America started off as an underdog, fighting off the most powerful empire in the world. We’ve always had a soft spot in our hearts for the scrappy underdog, fighting “The Power.” All of our fictional heroes in conflict fit this pattern: Imagine a sports movie in which the big rich team wins in the end. Imagine a comic book in which the big conflict is Superman going up against a mugger. Imagine a TV drama in which a rich CEO is in a legal battle against people who’re suing his company, and it turns out in the end that the litigants were wrong to file the suit, and the CEO was the good guy all along.
But compassion is not the end-all and be-all of right and wrong. In our court system, the key virtue isn’t compassion but justice. In our personal lives, we have to be compassionate, quick to forgive, etc., but not in our government, especially our court system. Read these passages for a summary of how important the Lord took this issue seriously: Judges are to judge their cases with justice. What do the facts and the Law say?
Please read this warning to judges very carefully: “Do not pervert justice; do not show partiality to the poor or favoritism to the great, but judge your neighbor fairly.” Think about that for a moment. He specifically warns judges not to show partiality towards the poor. Why would he be tempted to do that? Because he had compassion on their plight. He felt sorry for them. “Well, maybe they did steal from this store, but I’m sure they’ve had a hard life.” “Well, maybe they did murder someone, but the guy they murdered was a rich guy whom I don’t like. So I think I’ll let him off.” Whatever the defendant’s background or economic status should make no difference. The only two things that the judge should consider are 1) The facts, and 2) The law.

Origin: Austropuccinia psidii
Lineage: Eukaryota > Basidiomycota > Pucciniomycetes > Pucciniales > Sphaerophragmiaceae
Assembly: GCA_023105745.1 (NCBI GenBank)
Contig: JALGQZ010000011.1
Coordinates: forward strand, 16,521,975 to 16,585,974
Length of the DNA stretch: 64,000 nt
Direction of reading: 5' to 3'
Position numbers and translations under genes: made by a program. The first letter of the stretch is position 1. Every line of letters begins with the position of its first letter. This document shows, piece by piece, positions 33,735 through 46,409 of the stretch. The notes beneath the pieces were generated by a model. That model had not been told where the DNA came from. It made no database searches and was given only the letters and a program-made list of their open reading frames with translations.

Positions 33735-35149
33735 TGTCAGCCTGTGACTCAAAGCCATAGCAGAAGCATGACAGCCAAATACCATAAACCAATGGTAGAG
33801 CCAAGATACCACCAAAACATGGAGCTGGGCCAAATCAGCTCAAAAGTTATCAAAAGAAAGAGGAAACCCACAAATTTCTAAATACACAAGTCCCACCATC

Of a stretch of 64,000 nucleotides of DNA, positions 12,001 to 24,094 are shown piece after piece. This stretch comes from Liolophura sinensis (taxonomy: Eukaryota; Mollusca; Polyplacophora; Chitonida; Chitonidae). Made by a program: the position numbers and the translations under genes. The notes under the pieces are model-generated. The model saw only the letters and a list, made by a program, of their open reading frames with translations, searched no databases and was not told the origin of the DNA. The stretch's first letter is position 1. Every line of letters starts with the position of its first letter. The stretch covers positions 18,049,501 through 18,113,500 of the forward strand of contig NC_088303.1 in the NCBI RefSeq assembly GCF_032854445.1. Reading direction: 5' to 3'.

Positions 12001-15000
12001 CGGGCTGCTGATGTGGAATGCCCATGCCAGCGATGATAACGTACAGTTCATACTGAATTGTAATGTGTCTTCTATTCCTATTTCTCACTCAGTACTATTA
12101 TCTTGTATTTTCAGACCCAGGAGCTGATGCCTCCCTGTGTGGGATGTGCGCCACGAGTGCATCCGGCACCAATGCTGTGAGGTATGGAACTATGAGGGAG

Yes, we need to show compassion for the poor, but solidarity? Does that mean we stand with them when they’re wrong and their wealthier opponent is right? If you have trouble with answering that question, go back and read what Moses warned judges: “Do not pervert justice; do not show partiality to the poor or favoritism to the great, but judge your neighbor fairly.” Poor people are sinners just as much as rich people are. It’s entirely possible that in a legal battle between a rich man and a poor man, the poor man is wrong based on the facts and the law. If so, the judge had no choice but to rule accordingly, not based on his personal feelings in the matter.
I want to reemphasize that this is in the realm of government and public policy, not in our personal lives and relationships. When it’s an issue between us as an individual and someone else as an individual, the watchwords are love, mercy, grace, forgiveness, generosity, and, yes, compassion. We treat others like God has treated us.
But in the realm of government, law, and the justice system, the watchwords have to be—they must be—justice, rule of law, and impartiality.
That’s the way God set it up, and I don’t think we’re going to come up with anything better, do you?